[...] Then there's Maggie Williams, who refers to herself simply as a "utility player." But no one on Team Hillary questions that she is far more than that. Having served as chief of staff to both Hillary (in the White House) and Bill (at his foundation), Williams has the trust of both the former president and the aspiring one. Hillarylanders point to her as one of the candidate's closest confidantes, the person who "sees into Hillary's soul," "knows what makes her tick," and is arguably more of her "peer" than many other members of the inner circle.

When I asked Williams about her new role, she downplayed it, explaining that she will be doing a little of everything but nothing of note. And, above all, no matter what I may have heard, in no way has she been brought in to manage the team. Her friend Solis Doyle, she said, continues to make all the decisions befitting a campaign manager. As for her broader impact on the office, Williams demurs, "There are so many people over here that I don't think people have even noticed me."

It's almost a thing of beauty in its diplomatic phrasing, isn't it?

I have been baffled, too, by the otherwise intelligent people who have convinced themselves that Clinton is the fighhter against the righh tfor their values and Obama is the compromiser. it makes no sense, is an entirely fact free, but i guess it show that Clinnton has learned the Rove tricks well.

I think that her support, besides the people who donn't know much and haven't thought much about what thhey know, is comprised of a sort of identity politics. Not gender identity, I think that a lot of people who watched the righhtwings target her and Bill saw themselves as targets too (as they were), so now they project onto Hillary thheir own desire to fighht back. They aren't seeing her history or her behavior. They aare seeing her as a projection of their own revenge fantasies. The ladies at my caucus certainly were like that. Annd they feel that Obama is snatching away their chance to kick R butt.

"I think that a lot of people who watched the righhtwings target her and Bill saw themselves as targets too (as they were), so now they project onto Hillary thheir own desire to fighht back. They aren't seeing her history or her behavior. They aare seeing her as a projection of their own revenge fantasies. The ladies at my caucus certainly were like that. Annd they feel that Obama is snatching away their chance to kick R butt."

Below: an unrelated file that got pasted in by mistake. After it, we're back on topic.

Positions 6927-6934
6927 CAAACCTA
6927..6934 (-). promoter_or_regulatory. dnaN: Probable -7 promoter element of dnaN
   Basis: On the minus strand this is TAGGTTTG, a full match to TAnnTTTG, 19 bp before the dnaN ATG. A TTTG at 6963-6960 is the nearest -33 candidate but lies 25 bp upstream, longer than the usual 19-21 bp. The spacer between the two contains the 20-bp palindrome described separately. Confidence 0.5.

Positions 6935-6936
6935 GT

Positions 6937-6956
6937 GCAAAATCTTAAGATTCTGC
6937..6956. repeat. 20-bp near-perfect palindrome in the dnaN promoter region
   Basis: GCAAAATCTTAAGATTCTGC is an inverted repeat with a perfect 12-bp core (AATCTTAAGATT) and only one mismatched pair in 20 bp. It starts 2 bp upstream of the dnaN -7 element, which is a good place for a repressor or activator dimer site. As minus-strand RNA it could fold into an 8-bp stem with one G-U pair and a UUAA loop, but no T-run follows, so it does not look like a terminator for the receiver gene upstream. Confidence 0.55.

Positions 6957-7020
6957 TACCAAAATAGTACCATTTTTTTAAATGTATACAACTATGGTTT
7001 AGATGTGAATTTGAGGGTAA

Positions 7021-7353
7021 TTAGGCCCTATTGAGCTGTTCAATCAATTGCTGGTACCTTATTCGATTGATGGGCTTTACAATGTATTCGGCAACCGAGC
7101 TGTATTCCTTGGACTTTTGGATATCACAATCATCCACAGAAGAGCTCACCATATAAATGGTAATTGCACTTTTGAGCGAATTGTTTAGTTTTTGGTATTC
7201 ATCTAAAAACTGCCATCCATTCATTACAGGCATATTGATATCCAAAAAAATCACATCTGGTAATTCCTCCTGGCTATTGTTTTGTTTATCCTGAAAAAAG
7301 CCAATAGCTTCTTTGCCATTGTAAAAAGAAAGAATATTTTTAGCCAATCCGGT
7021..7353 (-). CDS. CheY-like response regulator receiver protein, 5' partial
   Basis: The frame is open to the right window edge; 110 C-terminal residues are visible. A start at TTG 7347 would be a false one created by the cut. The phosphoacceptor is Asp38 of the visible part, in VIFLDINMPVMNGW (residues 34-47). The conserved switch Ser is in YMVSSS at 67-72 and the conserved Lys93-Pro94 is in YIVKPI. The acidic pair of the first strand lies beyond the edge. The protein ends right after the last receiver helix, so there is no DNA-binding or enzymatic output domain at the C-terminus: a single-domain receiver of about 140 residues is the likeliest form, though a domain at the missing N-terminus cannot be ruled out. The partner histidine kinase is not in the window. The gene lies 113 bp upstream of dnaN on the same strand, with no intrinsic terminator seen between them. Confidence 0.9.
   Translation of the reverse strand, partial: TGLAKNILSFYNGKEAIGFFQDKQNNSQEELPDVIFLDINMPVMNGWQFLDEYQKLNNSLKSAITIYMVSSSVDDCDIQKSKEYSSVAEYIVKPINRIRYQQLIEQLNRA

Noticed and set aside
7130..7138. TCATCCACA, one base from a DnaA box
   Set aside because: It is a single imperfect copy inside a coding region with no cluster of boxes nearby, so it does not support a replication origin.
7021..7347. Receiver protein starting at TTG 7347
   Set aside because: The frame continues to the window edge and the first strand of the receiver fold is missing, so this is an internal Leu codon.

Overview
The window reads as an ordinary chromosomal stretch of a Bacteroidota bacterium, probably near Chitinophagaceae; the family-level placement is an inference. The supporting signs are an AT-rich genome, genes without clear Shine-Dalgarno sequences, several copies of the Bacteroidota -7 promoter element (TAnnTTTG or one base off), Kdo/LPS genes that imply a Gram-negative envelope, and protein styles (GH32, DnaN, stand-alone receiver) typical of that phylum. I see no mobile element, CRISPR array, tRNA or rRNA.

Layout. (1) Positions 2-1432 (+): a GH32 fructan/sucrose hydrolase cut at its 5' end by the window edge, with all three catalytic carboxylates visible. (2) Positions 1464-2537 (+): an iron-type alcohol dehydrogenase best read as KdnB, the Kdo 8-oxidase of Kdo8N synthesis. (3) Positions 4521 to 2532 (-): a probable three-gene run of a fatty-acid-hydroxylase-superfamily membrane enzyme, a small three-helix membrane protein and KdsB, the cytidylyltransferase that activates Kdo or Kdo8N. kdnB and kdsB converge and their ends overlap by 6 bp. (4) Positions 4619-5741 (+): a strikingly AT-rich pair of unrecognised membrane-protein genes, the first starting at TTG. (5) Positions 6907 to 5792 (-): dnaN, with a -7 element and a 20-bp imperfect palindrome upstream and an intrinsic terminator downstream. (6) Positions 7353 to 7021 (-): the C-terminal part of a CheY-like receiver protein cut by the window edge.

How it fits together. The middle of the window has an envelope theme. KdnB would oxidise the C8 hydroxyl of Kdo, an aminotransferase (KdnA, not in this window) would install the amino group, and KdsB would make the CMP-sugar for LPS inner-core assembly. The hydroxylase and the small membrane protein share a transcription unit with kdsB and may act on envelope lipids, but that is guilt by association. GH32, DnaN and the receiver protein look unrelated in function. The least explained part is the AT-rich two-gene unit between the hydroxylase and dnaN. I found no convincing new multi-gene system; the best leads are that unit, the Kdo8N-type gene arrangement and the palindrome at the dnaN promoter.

It's just opinion, and thus not very provable -- although polling can give clues -- but that seems very plausible to me.

Regarding the FISA votes, is anybody at all surprised that Congressional Democrats, time after time after time, fail to do anything about Bush's expansions of Executive power? When have Congressional Democrats EVER tried to beat back expansions of power?

They might find the exercise of expanded power by particular Republicans objectionable, but in the back of their minds always lurks the thought: "After the next election, it will be a Democrat wielding that power. And they'll do good with it. Better preserve it."

This mindset never fails to astound me. If a Democrat is in office, expand the power they can exercise. If a Republican, the same, because a Democrat will follow them. The thought that maybe forging swords for your guy to swing is a bad idea, because you might get cut when your foe picks it up, is just alien to them.

With all due respect, I don't think your self-identification as middle-aged would correspond well with Mr. Dionne's definition (nor with mine, in which you are still among the young, if not feckless.) I know numbers of the well-heeled liberal variety of whom he speaks. It's not to say that they are right that they assess the candidates on a basis - maybe false, maybe not - of the perceived length of their putative public life. That is just to say that there are Clinton partisans who have opinions too, and that's what makes a horse race.